Romania says goldmine ignored environment warnings
BUCHAREST, Feb 10, 2000 -- (Reuters) A Romanian minister on Wednesday accused a local gold smelter, half owned by an Australian gold mining firm, of ignoring warnings that cyanide could spill into a river flowing from Romania into Hungary.
But Esmeralda Exploration Ltd, which owns 50 percent of the Aurul SA gold project in Romania, denied the charges.
Officials in both Hungary and Romania say the Tisza river was badly polluted by cyanide from the plant on January 31.
"We have issued repeated written warnings over the past year to the (Aurul) plant, asking them to check again all their technological equipment," Virgil Diaconu, deputy minister in charge of environmental protection, told Reuters.
"We asked them to take all the steps needed to ensure maximum environmental safety, but it seems that they ignored those warnings," Diaconu said.
Speaking from Australia, Esmeralda's media adviser Chris Codrington, told Reuters in Bucharest on Wednesday that there wad been no "repeated warning" against the Romanian smelter.
"There has been no repeated warning from the EPA (Environmental Protection Authority)," Codrington said by phone from Perth.
"There has been only one on-site (EPA) visit last year, which resulted in a suggestion unrelated to the incident.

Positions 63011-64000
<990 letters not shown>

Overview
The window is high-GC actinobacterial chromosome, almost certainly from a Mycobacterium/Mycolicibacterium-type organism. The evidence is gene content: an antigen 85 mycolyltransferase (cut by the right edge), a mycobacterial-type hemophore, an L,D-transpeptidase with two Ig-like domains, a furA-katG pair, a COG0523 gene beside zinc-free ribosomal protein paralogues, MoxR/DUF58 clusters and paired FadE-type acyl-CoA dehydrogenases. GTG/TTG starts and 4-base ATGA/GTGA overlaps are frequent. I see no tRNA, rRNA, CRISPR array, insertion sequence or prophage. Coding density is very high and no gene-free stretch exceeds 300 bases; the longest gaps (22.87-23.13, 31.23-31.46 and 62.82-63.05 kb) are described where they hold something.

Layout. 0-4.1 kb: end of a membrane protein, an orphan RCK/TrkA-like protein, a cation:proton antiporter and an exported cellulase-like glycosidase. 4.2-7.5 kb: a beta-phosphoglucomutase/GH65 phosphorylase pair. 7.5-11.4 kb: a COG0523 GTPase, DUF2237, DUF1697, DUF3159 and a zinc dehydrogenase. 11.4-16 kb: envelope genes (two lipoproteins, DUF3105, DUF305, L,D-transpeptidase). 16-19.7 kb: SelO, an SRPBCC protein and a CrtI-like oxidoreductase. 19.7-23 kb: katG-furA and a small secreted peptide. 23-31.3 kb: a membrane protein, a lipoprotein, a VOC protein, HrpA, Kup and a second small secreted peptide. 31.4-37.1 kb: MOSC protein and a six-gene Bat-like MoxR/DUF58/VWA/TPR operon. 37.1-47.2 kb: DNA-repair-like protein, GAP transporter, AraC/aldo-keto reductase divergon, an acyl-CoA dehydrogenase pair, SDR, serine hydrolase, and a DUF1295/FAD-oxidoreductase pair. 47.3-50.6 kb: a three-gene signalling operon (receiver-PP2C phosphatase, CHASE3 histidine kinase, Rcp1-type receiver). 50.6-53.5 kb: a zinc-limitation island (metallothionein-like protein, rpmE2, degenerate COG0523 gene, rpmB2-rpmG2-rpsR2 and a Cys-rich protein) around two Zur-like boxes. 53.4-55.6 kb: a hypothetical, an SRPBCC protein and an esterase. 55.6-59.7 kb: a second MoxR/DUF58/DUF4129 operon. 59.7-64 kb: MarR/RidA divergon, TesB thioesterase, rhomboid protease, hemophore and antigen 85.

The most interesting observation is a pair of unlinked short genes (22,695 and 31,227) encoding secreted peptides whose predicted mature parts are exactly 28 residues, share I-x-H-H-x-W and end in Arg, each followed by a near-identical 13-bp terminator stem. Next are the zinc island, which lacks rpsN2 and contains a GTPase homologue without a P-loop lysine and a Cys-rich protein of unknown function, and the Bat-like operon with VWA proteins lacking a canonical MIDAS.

"Repairs to the tailing dam wall have been made under the EPA supervision," he added, without elaborating.
Hungary on Tuesday blamed Romania for the cyanide spill in the Tisza river. Hungarian towns have closed water intakes along the river which flows from Romania into Hungary, with officials saying there had been widespread deaths among birds and fish.
Romania said the incident was the worst in the past decade, and has ordered the closure of the Aurul plant, based in the northeast city of Baia Mare, pending investigations.
Earlier on Wednesday, Esmeralda played down Hungarian reports of the damage, saying a cyanide overflow had occurred on Sunday, January 30, from the Aurul SA project dam, caused by heavy rain and snowfalls at the plant.
"It is important to stress that the incident was an overflow and not a structural failure or a leak," Esmeralda said in a statement issued in Australia.
The Romanian government is a 45 percent shareholder in Aurul with private Romanian interests owning the other five percent.
Romania's Deputy Environment Minister Anton Vlad is to meet Hungary's environment minister in the Romanian city of Oradea on Thursday to discuss the incident.